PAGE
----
Kaneko , M. (2016). Are You An Echo? Seattle: Chin Music Press Inc.
edited by by David Jacobson, Sally Ito, and Michiko Tsuboi
I’m going to start with the drawings so they don’t get lost. Toshikado Hajiri’s illustrations in the children’s picturebook, Are You An Echo? are beautiful and make me stop long enough to recognize the beauty not only in the pictures, but before me in my life. Fitting, for the poetry of Misuzu Kaneko is childlike, clear, and feels strong enough to stop time.
It was powerful enough to make Setsuo Yazaki research sixteen years for the Kaneko’s lost poetry. For all he could find was a poem that delighted him. How could someone understand how fish felt? Big Catch: Continue reading
Gordon, G. (2013). Herman and Rosie. New York: Roaring Book Press.
A surreal and blatant love letter to New York City, the reader is plunged into the worlds of Herman and Rosie, who live close to each other but have yet to serendipidously meet. They both love the City with its cacophony of musical sounds, but they also both feel lonely in the midst of so many. It is postmodernist, as the characters make reference to each other before they meet. Furthermore, there are smaller separate stories told within the pictures, discovered with closer examination. Continue reading
Alemagna, B. (2014). A Lion in Paris. London: Tate Publishing.
Originally published in French as Un Lion à Paris.
Here is the story of a lion from the grasslands who finds himself unfulfilled and therefore travels into Paris. He delights and prides himself at being the centre of attention and so becomes befuddled when people do not react strongly to his presence on the Métro or pulling up at chair at the famous outdoor spot, Café de Flore. A story of finding oneself, the lion’s journey ends Continue reading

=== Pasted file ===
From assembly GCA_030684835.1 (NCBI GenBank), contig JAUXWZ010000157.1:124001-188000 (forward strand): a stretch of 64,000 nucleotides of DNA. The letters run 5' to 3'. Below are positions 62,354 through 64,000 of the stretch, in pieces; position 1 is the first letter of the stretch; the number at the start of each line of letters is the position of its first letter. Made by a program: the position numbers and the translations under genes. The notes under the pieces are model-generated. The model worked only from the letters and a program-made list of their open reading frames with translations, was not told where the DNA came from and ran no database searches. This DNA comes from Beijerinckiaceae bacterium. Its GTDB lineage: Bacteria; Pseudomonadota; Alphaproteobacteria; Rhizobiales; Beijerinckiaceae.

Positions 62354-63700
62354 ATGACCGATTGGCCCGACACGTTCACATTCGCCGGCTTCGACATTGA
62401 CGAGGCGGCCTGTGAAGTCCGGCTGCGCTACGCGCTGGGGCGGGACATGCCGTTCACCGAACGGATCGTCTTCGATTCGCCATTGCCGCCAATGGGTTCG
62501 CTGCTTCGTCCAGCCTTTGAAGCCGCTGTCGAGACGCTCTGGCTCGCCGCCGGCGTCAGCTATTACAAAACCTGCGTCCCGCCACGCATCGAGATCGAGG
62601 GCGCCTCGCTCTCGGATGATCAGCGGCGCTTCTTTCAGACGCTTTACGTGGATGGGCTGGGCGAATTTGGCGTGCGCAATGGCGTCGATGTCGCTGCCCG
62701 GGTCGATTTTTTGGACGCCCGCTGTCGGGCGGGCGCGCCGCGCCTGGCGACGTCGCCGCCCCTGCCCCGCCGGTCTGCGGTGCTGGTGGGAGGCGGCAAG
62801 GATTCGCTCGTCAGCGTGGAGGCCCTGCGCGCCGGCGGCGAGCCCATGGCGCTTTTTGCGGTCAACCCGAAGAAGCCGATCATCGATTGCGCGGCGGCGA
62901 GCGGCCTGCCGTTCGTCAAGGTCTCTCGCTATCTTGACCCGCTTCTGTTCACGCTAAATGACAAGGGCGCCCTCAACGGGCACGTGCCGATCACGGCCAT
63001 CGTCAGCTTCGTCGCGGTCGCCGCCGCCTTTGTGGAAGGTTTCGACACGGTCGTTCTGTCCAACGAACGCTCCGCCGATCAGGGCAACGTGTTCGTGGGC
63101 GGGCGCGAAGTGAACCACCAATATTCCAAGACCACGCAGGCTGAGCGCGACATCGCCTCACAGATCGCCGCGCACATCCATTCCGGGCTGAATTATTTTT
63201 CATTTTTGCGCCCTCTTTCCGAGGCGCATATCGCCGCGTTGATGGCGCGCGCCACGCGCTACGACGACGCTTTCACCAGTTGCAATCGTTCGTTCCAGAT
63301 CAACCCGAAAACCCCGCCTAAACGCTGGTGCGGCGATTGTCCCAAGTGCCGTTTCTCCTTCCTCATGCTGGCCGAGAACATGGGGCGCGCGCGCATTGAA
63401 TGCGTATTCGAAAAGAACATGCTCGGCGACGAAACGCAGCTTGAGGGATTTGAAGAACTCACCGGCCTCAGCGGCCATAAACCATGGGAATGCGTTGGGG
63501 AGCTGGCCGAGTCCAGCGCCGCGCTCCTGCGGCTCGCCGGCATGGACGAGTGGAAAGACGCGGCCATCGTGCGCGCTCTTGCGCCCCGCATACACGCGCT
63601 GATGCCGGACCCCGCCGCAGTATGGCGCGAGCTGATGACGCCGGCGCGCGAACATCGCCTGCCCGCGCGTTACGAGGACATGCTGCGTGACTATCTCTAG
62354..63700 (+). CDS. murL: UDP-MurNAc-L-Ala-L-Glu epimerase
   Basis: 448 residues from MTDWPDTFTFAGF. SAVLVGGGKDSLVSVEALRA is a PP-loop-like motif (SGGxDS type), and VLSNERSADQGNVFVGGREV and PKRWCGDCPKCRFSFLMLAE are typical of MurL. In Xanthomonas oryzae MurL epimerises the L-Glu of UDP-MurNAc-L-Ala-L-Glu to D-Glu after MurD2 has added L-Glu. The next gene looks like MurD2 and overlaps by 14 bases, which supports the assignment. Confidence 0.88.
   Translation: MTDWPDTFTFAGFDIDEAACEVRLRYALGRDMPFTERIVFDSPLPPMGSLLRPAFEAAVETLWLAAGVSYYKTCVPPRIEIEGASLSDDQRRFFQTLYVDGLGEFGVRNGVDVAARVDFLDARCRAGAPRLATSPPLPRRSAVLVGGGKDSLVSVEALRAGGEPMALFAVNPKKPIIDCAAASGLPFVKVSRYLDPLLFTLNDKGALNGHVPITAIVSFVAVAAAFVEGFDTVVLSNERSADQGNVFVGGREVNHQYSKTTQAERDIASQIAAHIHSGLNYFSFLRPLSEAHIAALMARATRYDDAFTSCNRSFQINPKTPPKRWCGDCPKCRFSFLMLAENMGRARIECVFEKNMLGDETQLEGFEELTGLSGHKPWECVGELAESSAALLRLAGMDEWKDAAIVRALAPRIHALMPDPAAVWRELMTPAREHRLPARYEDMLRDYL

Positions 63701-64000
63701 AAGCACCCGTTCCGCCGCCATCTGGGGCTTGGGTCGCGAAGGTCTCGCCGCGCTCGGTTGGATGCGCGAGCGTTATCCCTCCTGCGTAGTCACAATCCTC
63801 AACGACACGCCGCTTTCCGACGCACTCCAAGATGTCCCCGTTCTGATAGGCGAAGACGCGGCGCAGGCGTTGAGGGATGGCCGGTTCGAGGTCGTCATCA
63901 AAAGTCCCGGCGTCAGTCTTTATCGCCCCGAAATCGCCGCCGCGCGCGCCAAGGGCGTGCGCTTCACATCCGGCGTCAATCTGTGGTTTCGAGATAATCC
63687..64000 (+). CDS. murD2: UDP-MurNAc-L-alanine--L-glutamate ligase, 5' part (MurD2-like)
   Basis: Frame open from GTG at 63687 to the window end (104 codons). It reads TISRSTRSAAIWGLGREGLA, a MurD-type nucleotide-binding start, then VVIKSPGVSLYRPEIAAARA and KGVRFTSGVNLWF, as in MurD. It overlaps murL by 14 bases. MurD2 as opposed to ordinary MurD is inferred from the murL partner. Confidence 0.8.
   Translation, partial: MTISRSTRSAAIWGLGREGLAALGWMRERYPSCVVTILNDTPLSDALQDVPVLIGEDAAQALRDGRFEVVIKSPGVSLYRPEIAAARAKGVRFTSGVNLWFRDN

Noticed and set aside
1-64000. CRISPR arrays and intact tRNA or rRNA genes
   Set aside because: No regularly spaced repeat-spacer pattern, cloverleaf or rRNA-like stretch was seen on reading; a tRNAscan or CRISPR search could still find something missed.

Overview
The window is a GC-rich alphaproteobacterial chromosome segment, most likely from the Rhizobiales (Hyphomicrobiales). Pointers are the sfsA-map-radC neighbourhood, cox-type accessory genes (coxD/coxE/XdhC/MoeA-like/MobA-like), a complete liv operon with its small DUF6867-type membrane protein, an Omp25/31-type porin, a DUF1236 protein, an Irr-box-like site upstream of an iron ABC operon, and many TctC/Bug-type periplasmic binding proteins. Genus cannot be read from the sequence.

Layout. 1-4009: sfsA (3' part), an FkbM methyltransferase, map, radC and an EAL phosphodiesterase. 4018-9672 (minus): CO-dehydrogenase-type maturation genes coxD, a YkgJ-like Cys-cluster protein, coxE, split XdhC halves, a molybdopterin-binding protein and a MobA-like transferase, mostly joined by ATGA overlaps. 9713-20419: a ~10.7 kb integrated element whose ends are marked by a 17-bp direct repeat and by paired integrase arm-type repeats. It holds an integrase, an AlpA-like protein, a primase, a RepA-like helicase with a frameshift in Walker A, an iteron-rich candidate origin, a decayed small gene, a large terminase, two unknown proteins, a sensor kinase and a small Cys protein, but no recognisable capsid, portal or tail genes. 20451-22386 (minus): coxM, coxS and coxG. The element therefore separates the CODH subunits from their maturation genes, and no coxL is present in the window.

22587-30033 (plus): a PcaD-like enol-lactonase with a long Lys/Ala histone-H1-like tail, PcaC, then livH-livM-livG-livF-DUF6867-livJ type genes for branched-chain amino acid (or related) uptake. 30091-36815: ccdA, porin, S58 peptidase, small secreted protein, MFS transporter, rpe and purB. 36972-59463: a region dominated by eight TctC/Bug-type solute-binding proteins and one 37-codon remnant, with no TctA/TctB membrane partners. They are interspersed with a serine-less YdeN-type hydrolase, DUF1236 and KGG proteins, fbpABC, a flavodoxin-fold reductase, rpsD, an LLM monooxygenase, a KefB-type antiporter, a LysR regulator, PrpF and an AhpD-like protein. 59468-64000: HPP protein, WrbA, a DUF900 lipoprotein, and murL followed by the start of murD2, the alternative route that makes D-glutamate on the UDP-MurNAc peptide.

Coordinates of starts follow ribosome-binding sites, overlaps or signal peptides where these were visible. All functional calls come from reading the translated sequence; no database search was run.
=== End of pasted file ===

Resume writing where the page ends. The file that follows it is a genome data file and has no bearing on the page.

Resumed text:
McLerran, A. (1991). Roxaboxen. New York: Scholastic Inc.
Captured are the power of imagination and the magic of childhood in this nostalgic tale based on real events. Constructed from rocks and boxes, “Roxaboxen”, is an entire town filled with a town hall, two ice cream shops, and a jail with an uncomfortable cactus floor for those caught speeding in their make believe cars. This reflective narrative makes it clear that broken desert glass, Continue reading
Leaf, M. (1936). The Story of Ferdinand. New York: The Viking Press.
Awards: Indies Choice Book Award for Picture Book Hall of Fame (2010)
Gandhi’s favourite book, Ferdinand tells the story of a young Spanish bull who prefers smelling flowers to running, jumping, skipping and butting heads with the other little bulls. We quickly learn that Ferdinand is different, and that he is comfortable with this. We ingest a lot through discovering Ferdinand – the effectiveness of peaceful demonstration, the wonderfulness of quiet confidence, and the respect for individual variations. For this particular bull would like to just Continue reading
Browne, A. (2004). Into the Forest. Cambridge, Massachusetts: Candlewick Press. Author illustrator Anthony Browne has amassed an impressive collection of award-winning picture books. Known for his postmodernist approach, Into the Forest is no exception. A boy is awoken in the middle of the night by a storm, establishing a sense of foreboding. The diagonal lines in the shadows immediately put us on edge, and we turn the page to discover the father is Continue reading
Snicket, L. (2013). The Dark. Toronto, Ontario: HarperCollins Publishers Ltd.
Laszlo is afraid of the dark. We see Laszlo clad in his blue jammies, playing on the hardwood floor of an empty room, with his torch tucked safely by his side. He appears ill at ease as he monitors the setting sun. The deadpan Lemony Snicket teams up with illustrator Jon Klassen to create a charming but haunting story where dark is personified to play out the classic battle between light and dark. “Hi Dark”, Laszlo would say to it everyday, until one day it responded, “Come closer.” Continue reading